In recent years, there has been an increase in the growth of the sports industry globally. With it has come the growth of global sports arbitration. The Court of Arbitration for Sport (“CAS”), created in part because of the increase in sport-related arbitration, is designed to promote efficiency and uniformity in the resolution of disputes. Despite the noteworthy objectives of the CAS, recent developments, such as the supplement scandal surrounding the Essendon Football Club of the Australian Football League, highlight the pressure that endures between individual athletes and sport governing bodies. This pressure is especially clear in instances where athletes are found guilty of doping under the World Anti-Doping Agency (“WADA”) code, and the finding is appealed to the CAS. This Note, although recognizing the benefits of the CAS and the WADA code, argues that in light of recent events, individual athlete’s goals should be given a greater weight in doping appeals at the CAS. This Note also assesses whether specific amendments to the CAS code could achieve this change, and how effective such amendments would be.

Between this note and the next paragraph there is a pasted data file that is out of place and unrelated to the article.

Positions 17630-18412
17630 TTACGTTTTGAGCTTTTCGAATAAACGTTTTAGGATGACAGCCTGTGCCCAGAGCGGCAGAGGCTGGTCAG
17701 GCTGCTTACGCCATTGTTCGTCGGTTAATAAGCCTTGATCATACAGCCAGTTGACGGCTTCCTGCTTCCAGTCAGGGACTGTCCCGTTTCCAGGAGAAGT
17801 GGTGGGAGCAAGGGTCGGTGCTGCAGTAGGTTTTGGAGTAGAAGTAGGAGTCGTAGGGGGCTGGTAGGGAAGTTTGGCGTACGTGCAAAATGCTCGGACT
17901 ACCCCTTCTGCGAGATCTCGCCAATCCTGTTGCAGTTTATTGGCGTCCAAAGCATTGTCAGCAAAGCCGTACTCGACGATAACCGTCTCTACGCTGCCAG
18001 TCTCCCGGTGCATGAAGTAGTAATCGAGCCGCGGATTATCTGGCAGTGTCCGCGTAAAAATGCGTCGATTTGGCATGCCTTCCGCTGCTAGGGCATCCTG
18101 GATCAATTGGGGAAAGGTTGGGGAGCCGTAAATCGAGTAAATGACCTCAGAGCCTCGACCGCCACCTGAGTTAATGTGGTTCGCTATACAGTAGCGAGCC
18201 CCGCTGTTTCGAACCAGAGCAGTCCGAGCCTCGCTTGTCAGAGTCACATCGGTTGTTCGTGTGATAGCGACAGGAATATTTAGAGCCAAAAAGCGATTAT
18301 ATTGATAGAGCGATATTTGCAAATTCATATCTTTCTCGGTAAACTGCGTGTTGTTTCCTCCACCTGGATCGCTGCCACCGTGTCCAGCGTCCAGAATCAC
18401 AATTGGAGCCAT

David Mahoney, Doping Appeals at the Court of Arbitration for Sport: Lessons from Essendon, 59 B.C.L. Rev. 1807 (2018), https://lawdigitalcommons.bc.edu/bclr/vol59/iss5/7